With a Red Light Camera Ban in Place, Do You Have to Pay an Outstanding Ticket?

Gov. Greg Abbott signed House Bill 1631 into law Saturday, banning red light cameras in Texas. But many drivers still have questions about why some cities may be allowed to operate the cameras and whether drivers really have to pay the tickets.

The new ban allows local authorities to operate red light camera systems under the terms of vendor contracts -- until those contracts expire.

The law also eliminates the enforcement mechanism, saying the Texas Department of Motor Vehicles or a county assessor-collector can not refuse to register a vehicle because of an unpaid red light camera violation.

"In general, the reason to pay it is to be able to register your vehicle or transfer the title to your vehicle. However, I don't know how they would enforce it," Dallas attorney Amos Waranch said.

Waranch said it's possible, but unlikely creditors would pursue a lawsuit against someone who didn't pay the fine under the new law.

"These citations are typically for $75 and the filing fee in Justice of the Peace Court is $75. The fee to serve somebody with process brings it up to about $140, so it's probably not economically feasible for the red light camera operators or the city to file civil lawsuits against individuals," Waranch said.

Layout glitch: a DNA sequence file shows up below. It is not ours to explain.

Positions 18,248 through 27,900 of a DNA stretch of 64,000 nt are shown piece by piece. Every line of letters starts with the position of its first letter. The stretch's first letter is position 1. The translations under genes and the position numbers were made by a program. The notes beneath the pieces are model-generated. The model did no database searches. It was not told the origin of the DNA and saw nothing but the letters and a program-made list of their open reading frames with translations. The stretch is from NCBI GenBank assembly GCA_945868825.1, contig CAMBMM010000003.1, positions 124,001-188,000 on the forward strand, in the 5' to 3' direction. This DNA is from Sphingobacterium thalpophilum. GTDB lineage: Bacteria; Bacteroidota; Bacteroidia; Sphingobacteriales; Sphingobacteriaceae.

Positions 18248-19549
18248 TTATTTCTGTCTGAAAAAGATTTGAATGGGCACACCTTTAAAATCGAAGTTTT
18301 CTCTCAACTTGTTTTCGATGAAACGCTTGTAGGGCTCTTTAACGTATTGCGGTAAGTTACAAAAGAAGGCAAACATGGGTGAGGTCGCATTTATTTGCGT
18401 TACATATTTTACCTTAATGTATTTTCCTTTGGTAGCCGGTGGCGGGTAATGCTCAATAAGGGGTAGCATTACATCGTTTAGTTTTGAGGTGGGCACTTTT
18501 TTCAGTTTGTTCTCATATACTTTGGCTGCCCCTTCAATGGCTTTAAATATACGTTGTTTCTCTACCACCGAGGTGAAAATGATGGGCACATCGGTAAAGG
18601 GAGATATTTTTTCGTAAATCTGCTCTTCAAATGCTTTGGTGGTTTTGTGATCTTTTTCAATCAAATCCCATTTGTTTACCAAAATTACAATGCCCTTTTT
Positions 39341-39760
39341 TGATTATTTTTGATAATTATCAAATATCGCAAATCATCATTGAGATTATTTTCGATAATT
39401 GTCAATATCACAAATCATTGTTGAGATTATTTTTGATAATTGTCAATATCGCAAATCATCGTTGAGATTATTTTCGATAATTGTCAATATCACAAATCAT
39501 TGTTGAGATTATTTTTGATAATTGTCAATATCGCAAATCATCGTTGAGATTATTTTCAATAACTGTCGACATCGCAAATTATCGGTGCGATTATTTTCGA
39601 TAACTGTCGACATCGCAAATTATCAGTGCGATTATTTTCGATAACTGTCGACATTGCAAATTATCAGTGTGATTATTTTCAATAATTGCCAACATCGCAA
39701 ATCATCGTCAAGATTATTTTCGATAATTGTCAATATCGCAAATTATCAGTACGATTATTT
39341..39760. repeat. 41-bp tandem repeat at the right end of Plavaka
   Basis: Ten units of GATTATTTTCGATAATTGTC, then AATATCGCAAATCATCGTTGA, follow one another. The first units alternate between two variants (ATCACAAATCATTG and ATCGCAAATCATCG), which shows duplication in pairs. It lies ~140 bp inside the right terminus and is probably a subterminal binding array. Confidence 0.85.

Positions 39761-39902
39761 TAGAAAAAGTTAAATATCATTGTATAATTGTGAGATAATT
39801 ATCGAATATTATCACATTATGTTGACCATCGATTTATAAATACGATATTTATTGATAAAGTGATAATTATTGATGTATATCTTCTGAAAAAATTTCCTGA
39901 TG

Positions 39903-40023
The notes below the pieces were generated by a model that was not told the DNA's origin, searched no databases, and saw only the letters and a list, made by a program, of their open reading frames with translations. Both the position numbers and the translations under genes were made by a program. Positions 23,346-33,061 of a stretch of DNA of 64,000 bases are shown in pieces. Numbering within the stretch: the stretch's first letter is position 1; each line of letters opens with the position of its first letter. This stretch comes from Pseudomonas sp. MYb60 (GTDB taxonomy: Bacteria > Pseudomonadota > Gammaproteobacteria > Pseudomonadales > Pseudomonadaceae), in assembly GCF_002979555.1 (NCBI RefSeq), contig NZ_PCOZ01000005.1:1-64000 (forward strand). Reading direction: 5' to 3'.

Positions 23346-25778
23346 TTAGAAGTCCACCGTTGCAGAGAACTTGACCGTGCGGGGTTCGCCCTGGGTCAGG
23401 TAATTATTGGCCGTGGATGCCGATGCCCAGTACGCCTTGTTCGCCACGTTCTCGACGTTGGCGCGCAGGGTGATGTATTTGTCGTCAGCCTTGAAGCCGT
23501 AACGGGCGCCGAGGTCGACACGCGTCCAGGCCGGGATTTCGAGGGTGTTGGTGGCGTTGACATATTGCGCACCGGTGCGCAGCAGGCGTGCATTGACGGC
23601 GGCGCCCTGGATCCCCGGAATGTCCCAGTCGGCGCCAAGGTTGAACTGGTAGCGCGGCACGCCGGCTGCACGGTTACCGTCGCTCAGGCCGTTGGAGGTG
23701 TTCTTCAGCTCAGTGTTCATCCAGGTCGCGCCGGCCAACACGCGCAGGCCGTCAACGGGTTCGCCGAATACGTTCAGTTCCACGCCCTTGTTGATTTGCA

With the new law on the books, individual cities seem to be taking different approaches. Frisco and Plano stopped their red light camera operations over the weekend and said pending citations wouldn't be issued. But, both cities said previously issued tickets should be paid.

Fort Worth and Garland also ended their red light camera programs, but those cities said they would not collect on any citations that have not yet been paid. It's worth noting, if you have paid, the cities are not issuing refunds.

"There's literally nothing compelling you to pay these tickets ever again," said Kelly Canon, who advocated for a red light camera ban. "Welcome to real freedom, people."

Canon joined the opposition to the cameras in 2013 after she received a violation she paid in her home city of Arlington. After she pushed for a local ban in Arlington, Canon took the fight statewide and is considering a national push too.

"You've got one machine giving a ticket to another machine and you're stuck in the middle because you happen to own the car. So, in what universe did that ever really make sense?" Canon asked.

The City of Dallas confirms it turned off its red light cameras on June 1st.

It's not clear how Dallas would handle citations moving forward.

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